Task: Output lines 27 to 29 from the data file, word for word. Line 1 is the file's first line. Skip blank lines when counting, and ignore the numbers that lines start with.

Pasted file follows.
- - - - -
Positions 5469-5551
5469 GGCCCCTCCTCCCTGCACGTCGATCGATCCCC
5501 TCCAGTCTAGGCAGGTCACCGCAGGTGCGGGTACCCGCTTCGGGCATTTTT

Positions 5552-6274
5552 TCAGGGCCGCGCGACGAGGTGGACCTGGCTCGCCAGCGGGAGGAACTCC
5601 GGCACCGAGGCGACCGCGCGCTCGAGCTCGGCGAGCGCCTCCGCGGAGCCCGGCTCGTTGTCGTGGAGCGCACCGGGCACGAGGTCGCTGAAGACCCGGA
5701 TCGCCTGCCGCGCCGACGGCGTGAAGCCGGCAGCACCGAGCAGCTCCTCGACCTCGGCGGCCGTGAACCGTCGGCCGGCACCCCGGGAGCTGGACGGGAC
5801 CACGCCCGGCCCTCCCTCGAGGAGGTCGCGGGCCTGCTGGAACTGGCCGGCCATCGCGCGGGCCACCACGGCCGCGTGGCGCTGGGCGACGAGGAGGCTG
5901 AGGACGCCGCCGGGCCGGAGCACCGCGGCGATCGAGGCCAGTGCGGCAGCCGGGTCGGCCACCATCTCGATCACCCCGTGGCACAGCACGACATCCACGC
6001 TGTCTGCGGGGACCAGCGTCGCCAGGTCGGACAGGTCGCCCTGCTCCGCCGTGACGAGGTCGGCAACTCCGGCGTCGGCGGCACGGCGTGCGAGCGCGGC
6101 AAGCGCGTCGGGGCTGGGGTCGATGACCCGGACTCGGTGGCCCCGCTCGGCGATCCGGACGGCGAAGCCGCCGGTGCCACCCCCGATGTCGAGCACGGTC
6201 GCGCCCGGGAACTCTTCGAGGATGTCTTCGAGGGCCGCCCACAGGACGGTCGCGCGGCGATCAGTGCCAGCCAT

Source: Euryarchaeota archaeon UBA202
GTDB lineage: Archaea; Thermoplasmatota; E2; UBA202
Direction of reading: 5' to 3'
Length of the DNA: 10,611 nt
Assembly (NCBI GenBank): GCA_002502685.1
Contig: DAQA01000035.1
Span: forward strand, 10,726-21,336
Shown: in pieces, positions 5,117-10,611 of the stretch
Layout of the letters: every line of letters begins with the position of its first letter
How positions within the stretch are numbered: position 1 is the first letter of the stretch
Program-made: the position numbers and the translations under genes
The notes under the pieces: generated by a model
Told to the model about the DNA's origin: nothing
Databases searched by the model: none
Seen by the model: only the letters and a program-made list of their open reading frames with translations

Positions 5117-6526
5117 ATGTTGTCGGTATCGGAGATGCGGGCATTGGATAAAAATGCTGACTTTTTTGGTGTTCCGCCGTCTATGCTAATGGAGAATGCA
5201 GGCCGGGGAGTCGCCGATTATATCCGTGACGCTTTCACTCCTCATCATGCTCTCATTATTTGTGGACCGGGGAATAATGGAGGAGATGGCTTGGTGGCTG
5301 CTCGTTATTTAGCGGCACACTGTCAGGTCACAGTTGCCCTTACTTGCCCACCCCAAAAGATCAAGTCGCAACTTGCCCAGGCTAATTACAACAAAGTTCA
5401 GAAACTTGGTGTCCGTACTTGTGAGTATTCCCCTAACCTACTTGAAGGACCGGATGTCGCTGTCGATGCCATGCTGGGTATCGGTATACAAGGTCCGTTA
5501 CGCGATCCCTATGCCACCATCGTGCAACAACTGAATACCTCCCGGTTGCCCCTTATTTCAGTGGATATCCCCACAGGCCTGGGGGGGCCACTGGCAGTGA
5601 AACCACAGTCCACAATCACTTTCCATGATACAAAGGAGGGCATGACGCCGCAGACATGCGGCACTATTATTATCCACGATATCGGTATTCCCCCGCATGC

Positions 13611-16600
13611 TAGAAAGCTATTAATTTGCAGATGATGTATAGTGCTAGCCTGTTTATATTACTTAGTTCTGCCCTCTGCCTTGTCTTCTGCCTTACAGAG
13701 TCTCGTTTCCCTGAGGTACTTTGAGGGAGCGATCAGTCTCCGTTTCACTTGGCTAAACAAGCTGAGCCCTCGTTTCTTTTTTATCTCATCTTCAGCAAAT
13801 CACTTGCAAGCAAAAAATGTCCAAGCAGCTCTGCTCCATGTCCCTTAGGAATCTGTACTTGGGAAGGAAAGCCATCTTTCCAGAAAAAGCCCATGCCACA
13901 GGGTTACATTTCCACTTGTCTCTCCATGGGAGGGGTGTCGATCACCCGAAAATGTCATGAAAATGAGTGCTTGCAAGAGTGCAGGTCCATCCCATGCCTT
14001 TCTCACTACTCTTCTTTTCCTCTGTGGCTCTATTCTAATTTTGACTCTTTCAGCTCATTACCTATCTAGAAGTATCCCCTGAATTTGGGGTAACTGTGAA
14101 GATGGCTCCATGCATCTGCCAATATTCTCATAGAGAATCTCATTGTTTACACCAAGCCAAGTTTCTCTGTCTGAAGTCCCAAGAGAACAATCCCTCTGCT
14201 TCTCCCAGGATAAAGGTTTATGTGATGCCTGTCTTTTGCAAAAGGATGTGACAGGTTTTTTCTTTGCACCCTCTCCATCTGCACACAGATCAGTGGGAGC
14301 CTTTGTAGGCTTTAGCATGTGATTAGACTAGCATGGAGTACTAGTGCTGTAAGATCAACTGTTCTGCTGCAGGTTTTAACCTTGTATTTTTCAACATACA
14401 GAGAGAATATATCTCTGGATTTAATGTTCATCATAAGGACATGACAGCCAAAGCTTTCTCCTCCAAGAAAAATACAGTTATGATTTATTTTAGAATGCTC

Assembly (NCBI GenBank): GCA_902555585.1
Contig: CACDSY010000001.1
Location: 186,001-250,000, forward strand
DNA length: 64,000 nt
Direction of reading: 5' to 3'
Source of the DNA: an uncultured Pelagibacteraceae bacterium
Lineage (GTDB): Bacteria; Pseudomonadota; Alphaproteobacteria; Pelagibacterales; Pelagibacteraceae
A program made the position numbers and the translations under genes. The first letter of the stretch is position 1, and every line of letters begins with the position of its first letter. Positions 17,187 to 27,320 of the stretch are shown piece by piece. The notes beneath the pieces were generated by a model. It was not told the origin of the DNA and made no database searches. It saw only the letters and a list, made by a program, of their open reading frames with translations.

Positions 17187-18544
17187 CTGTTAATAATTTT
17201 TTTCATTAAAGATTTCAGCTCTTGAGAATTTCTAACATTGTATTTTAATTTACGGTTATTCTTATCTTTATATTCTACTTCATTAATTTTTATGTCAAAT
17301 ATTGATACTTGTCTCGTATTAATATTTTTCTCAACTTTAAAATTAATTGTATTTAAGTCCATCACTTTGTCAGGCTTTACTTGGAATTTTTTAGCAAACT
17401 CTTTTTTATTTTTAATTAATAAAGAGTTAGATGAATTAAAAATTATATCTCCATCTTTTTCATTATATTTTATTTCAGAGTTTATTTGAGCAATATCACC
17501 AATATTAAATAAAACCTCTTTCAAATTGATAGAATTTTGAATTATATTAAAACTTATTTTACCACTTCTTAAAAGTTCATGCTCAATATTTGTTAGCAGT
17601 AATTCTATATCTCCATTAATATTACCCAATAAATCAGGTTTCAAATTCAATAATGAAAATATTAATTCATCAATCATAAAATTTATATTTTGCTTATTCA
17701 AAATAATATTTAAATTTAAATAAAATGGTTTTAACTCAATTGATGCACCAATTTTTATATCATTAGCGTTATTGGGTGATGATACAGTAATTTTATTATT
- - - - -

Seen by the model: only the letters and a program-made list of their open reading frames with translations

Positions 5117-6526
5117 ATGTTGTCGGTATCGGAGATGCGGGCATTGGATAAAAATGCTGACTTTTTTGGTGTTCCGCCGTCTATGCTAATGGAGAATGCA